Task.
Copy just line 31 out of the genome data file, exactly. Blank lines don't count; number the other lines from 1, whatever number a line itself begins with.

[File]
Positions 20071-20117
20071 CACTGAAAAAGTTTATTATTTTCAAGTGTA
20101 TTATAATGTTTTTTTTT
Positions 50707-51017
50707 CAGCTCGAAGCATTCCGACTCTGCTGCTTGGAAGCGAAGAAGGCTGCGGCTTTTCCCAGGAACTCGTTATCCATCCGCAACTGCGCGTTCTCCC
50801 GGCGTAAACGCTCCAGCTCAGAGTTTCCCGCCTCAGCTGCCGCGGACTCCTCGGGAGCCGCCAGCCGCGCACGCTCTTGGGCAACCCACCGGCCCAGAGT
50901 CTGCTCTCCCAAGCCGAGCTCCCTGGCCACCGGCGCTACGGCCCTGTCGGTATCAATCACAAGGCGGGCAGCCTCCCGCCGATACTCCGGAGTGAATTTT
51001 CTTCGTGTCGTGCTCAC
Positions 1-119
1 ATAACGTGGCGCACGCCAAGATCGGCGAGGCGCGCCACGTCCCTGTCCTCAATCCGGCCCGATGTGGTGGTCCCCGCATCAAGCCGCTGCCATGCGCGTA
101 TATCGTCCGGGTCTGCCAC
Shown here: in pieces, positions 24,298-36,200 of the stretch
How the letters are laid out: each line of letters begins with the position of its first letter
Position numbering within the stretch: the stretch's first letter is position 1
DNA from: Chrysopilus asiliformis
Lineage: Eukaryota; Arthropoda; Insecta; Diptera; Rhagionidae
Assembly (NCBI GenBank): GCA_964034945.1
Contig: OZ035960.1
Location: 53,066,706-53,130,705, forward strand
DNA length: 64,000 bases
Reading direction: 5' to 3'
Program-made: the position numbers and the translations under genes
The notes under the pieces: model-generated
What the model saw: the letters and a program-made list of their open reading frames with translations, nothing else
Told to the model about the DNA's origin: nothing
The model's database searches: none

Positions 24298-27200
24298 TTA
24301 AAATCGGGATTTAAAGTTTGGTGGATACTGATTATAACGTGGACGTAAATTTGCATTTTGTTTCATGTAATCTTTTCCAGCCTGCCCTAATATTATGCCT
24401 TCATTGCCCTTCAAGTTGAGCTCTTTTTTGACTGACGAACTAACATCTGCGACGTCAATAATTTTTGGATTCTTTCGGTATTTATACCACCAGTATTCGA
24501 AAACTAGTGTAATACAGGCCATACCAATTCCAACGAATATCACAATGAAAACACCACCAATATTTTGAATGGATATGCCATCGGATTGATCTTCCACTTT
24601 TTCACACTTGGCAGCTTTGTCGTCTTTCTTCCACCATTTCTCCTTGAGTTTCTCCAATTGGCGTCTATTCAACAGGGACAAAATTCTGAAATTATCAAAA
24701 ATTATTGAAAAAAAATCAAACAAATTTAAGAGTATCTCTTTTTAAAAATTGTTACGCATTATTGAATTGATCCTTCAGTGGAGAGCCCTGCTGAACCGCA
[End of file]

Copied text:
24501 AAACTAGTGTAATACAGGCCATACCAATTCCAACGAATATCACAATGAAAACACCACCAATATTTTGAATGGATATGCCATCGGATTGATCTTCCACTTT